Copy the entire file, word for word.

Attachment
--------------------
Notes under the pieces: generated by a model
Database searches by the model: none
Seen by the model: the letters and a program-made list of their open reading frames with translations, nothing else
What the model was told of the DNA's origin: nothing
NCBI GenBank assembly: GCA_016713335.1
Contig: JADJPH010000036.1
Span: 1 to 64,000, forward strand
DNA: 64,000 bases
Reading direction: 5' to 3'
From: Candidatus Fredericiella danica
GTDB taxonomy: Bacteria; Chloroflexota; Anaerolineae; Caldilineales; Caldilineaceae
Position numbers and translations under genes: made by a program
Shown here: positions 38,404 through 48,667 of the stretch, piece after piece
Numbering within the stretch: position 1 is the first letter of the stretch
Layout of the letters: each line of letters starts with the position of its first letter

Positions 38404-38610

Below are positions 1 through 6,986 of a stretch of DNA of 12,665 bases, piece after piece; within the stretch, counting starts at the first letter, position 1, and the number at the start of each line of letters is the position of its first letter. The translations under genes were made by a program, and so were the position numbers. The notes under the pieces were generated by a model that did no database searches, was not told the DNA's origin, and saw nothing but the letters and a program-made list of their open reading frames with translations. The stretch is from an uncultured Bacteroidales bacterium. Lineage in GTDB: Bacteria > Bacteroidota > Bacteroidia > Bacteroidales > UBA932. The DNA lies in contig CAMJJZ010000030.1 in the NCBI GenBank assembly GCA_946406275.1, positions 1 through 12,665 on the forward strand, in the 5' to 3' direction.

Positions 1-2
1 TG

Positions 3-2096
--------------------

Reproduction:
Notes under the pieces: generated by a model
Database searches by the model: none
Seen by the model: the letters and a program-made list of their open reading frames with translations, nothing else
What the model was told of the DNA's origin: nothing
NCBI GenBank assembly: GCA_016713335.1
Contig: JADJPH010000036.1
Span: 1 to 64,000, forward strand
DNA: 64,000 bases
Reading direction: 5' to 3'
From: Candidatus Fredericiella danica
GTDB taxonomy: Bacteria; Chloroflexota; Anaerolineae; Caldilineales; Caldilineaceae
Position numbers and translations under genes: made by a program
Shown here: positions 38,404 through 48,667 of the stretch, piece after piece
Numbering within the stretch: position 1 is the first letter of the stretch
Layout of the letters: each line of letters starts with the position of its first letter

Positions 38404-38610

Below are positions 1 through 6,986 of a stretch of DNA of 12,665 bases, piece after piece; within the stretch, counting starts at the first letter, position 1, and the number at the start of each line of letters is the position of its first letter. The translations under genes were made by a program, and so were the position numbers. The notes under the pieces were generated by a model that did no database searches, was not told the DNA's origin, and saw nothing but the letters and a program-made list of their open reading frames with translations. The stretch is from an uncultured Bacteroidales bacterium. Lineage in GTDB: Bacteria > Bacteroidota > Bacteroidia > Bacteroidales > UBA932. The DNA lies in contig CAMJJZ010000030.1 in the NCBI GenBank assembly GCA_946406275.1, positions 1 through 12,665 on the forward strand, in the 5' to 3' direction.

Positions 1-2
1 TG

Positions 3-2096